Startups; Getting Started

Fraser

With mobile apps dominating so many industries over the last 10 years, the mobile app industry is incredibly lucrative and still has plenty of opportunity for new ideas. However, in such a competitive market, how do you get started? We discussed this very topic with our CEO, Duncan, who gives his take on what your startup needs to get going!

START WITH AN IDEA...

Let’s start simple, you need an idea. Not just an idea, but an idea that is based in a field that has little noise, lots of room for expansion and solves a real-world issue. Take Monzo for example, this took the relatively boring field of banking, and delivered intuitive design and a simple solution to the real-world problem of clunky mobile banking, completely changing the way we interact with banks. Making something slicker, easier to use or more convenient for the end-user is a great starting place for an idea.

 

Once you have your idea, you need to apply your domain knowledge. This is deep, subject-specific knowledge that means you can position your idea towards the users that will benefit the most. For example, you may be a student in a particular subject and unable to find a quick way of completing a task that is either time consuming and complicated or mundane and boring. You would have domain knowledge in that particular area, therefore be able to provide a strong idea for an app.

 

Once you have your idea and you have applied your knowledge of the subject, some in-depth research is key. This will allow you to better understand the current state of the market and will also allow you to better understand what your app will be competing against. At this stage you can start to spot ways in which you can differentiate your product or service even more so, giving you more of a unique selling point.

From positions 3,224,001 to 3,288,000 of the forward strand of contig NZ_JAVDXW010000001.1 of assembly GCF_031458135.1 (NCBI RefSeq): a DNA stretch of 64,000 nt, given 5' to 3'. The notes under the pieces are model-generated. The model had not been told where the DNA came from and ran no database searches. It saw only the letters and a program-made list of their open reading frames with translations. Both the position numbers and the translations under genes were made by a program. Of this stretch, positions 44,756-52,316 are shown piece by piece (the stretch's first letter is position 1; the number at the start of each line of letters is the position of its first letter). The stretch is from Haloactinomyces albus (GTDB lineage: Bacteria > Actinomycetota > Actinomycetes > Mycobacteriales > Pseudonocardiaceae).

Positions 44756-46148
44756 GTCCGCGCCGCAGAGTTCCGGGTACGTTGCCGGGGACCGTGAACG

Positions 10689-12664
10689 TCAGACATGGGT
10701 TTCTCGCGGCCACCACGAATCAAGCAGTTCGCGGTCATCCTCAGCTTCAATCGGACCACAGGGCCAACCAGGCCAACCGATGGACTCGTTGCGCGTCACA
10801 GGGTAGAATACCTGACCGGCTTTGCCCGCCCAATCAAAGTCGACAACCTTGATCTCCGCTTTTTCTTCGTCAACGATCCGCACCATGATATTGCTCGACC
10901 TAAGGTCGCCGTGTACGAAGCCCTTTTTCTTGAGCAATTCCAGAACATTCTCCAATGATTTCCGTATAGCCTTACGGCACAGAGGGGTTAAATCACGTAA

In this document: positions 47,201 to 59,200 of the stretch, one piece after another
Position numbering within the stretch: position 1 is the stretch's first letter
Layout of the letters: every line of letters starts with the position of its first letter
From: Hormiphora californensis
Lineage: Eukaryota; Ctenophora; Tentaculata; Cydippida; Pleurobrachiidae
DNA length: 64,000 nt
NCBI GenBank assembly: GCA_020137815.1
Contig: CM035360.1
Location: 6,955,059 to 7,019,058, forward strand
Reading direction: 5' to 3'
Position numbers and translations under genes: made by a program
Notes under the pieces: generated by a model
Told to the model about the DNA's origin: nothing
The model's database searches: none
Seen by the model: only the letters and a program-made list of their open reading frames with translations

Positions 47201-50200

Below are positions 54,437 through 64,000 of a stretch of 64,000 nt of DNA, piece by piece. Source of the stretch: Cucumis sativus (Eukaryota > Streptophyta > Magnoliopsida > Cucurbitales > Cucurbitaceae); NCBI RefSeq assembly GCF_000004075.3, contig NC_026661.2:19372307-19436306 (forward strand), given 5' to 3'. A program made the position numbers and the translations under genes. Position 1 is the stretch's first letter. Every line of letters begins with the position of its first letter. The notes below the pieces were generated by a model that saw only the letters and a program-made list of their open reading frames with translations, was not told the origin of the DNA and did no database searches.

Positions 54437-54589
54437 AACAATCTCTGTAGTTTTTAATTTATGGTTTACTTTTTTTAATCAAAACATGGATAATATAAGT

WHAT NEXT?

Next, onto funding. Funding is key to sort out as this will allow you to go to the development stage with a clear structure of how you will be funding the project and give you a clear direction. This will give you credibility and allow you to make impactful decisions.

 

Once you are ready to get into development, timing then becomes a consideration. This means identifying a solution ahead of a trend, if you are hearing about something in the news, that is a good indicator that you are too late. Development can be a lengthy process and being early with an idea is crucial to its impact.

Chelsea Apps

APPROACHING DEVELOPMENT...

Then, once your idea is in place, you have an idea of a timeframe and your funding is secured, this is the point where your team will start to come together to build the project. At this point, bringing together a competent team will keep the project on track and on budget. This will also help the product stay focused and on budget, as the goal during development is to achieve the MVP (minimum viable product) whilst spending as little as possible, as intelligently as possible. This can be achieved by focusing on rapidly developing prototypes that can be tested efficiently. Using existing software assists with this as this can cut development time dramatically, allowing for rapid prototype development.

 

Once the MVP has been produced, this is where user testing comes into play, allowing for refinement and feedback, this loop of feedback pushes the app to become better, stretching the initial concept and delivering a better user experience. This is where scaling the product will be necessary, leading to more of a finished product, and if you don’t know what scaling is, don’t worry, we’ll have a blog about that in the near future. At this point, it may make sense to move all development internally, allowing for tighter control over resources and scheduling.

 

Well, there you have it, an overview of getting your startup through the app development stage and the steps necessary to get your idea to a working application. Of course, there is a lot more to building an app than this simple overview of the stages outlined here. There are some great places to look for more information, such as books like ‘The Lean Startup’ by Eric Ries or podcasts, for example, ‘How to Start a Startup’ by YCombinator / Stanford University. We will also be releasing more blogs in the future, going in on specific aspects of this overview, with more detail on how to go about building an app startup. We will also have a new start-up specific page on our site in the near future, outlining our process, stay tuned for that.